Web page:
What is the story about?
Mateo Vidal, a law student, gets arrested and jailed for four years for accidentally killing Dani, another boy, in a brawl outside a nightclub. When he gets out of jail, Mat decides to lead an honest and upright life. While he becomes a partner at his brother Isma's law firm, he also falls in love with Olivia. As Mat and Olivia settle down and expect a baby, Olivia gets a mysterious call asking her to come to Berlin for work. However, after her departure, Mat receives a string of videos from Olivia's phone showing her supposedly cheating on him with another man. At the same time, Inspector Lorena Ortiz investigates the mysterious death of a nun at a convent, with Mat being suspected of murdering her. While Mat tries to run away from his past, he tries to locate Olivia and prove his innocence in the nun's death. But who is after Mat's life?
If you committed a crime by accident, and decided to lead an honest life after having served punishment for it, would you deserve the right to do so, or would you always be branded as a criminal? Creator and director Oriol Paulo puts forth some tough questions in his eight-episode retelling of Harlan Coben's 2005 bestseller. Like his previous films The Body and The Invisible Guest, Paulo is concerned with themes of revenge and guilt, and how the murky past of various characters can catch up with them in the present, forcing them to take life-altering decisions. However, in this series, Paulo, along with co-writer Jordi Vallejo, is also concerned with grief. Grief is a powerful factor in human nature, and it can either shape you into a better person, or it can bring out the first in you, and this is what happens to various characters in the show. The result is a series that revels in various jaw-dropping twists and numerous red herrings to bring out the murky side of human nature, even as it never loses sight of the importance of empathy and forgiveness in the long run. One only wishes the various scenes involving nudity, rape and violence against women were toned down slightly, because their sheer brutality and starkness catches you off-guard at times. Nevertheless, this is a fine thriller that ties up all its loose ends with flourish, and even throws in a final twist in its epilogue to keep you thinking about the strange directions human nature can take.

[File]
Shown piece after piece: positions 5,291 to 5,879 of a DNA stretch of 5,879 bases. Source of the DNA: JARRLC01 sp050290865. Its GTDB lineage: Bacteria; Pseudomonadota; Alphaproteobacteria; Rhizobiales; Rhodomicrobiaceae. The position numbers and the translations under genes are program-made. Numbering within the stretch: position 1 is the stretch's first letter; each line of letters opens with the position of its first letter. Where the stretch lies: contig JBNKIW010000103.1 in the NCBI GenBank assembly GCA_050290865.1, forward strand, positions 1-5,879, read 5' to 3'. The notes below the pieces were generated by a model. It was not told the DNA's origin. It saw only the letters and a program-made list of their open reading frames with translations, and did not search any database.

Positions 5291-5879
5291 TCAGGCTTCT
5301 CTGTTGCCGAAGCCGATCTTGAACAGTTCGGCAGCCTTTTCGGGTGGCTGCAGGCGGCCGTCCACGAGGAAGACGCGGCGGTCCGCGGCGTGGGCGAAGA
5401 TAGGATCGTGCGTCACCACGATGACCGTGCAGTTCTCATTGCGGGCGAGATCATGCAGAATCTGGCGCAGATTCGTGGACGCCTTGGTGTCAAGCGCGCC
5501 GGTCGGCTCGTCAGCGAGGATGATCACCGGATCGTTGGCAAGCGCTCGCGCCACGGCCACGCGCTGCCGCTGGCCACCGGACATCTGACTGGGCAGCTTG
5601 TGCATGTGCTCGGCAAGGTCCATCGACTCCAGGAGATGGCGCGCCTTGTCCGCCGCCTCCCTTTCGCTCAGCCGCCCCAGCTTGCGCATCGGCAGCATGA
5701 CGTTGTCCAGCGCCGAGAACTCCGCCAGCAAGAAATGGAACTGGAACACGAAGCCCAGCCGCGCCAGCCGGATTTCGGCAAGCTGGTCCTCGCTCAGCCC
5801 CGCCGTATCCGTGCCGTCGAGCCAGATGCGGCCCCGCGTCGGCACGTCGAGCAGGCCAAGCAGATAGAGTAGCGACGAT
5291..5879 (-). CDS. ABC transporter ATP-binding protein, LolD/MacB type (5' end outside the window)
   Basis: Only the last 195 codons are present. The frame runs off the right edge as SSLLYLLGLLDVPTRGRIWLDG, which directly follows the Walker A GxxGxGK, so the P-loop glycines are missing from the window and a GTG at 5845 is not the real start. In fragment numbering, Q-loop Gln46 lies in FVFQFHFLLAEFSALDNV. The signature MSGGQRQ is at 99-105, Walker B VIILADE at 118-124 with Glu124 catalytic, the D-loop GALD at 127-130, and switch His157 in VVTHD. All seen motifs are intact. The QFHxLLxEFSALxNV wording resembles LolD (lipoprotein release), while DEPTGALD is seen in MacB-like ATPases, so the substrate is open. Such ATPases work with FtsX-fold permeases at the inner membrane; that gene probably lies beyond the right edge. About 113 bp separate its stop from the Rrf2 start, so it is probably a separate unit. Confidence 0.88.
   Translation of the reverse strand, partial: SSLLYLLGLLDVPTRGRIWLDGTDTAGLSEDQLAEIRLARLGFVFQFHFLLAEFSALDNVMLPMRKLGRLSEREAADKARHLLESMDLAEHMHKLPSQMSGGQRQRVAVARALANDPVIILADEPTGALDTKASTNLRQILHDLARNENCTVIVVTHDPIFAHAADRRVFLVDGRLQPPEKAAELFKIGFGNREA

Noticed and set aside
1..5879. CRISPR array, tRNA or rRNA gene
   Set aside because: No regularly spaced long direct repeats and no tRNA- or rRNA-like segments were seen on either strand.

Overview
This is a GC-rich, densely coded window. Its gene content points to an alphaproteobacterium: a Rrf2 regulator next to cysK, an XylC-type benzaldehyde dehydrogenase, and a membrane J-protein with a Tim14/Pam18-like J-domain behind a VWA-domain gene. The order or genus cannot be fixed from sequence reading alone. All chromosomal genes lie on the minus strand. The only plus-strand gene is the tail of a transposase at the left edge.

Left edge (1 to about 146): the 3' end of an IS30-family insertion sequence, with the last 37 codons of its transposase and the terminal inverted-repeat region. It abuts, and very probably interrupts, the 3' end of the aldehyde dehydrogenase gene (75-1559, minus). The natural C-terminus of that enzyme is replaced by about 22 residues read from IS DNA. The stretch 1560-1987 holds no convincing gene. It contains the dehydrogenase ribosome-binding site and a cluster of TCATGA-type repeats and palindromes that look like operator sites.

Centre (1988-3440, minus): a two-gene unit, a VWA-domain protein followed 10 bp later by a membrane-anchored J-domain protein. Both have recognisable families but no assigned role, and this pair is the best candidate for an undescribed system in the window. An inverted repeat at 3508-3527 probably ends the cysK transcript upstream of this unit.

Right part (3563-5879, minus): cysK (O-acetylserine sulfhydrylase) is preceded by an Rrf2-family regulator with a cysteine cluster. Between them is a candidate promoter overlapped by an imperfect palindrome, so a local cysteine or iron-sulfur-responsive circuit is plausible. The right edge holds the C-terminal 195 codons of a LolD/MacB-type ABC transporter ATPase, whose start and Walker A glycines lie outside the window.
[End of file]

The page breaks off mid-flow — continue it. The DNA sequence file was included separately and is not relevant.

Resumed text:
Mario Casas, star of The Invisible Guest, is suitably earnest and dogged as Mateo. A victim of circumstance, Mateo longs to get back to normal life, and Casas plays him beautifully. Aura Garrido is terrific as Olivia, Mateo's wife, who has a few murky secrets of her own. Alexandra Jimenez's Lorena is slightly underdeveloped in initial episodes, but she shines in the last couple of episodes. Jose Coronado is gruff and menacing as SCU agent Teo Aguilar. Juana Acosta is solid as Sister Maria, who has too many damaging secrets, while Martina Guzman's Kimmy shines in a few key moments. Gonzalo de Castro and Ana Wagener are decent as Jaime and Sonia, who each deal with the death of their son Dani in their own way, shaping two different relationships with Mateo. The rest of the cast is okay.
Music & Other Departments
Bernat Bosch's camerawork and the editing are definitely the stars, as far as the technical side is concerned.
The way in which Paulo and Vallejo have adapted Coben's bestseller to a Spanish context is noteworthy. Also, in spite of the dark nature of the story, the screenplay never loses sight of basic human values, and always stresses on the need for forgiveness.
This story is definitely 18+ and cannot be watched with families. There are too many scenes of women getting beaten up, raped and/or mutilated. Some scenes set in the morgue should not be watched if you're eating something at that point.
Considering the absorbing suspense of the first seven episodes, the finale feels a little hastily written.
Did I enjoy it?
Do I recommend it?
Yes. Don't miss this riveting thriller.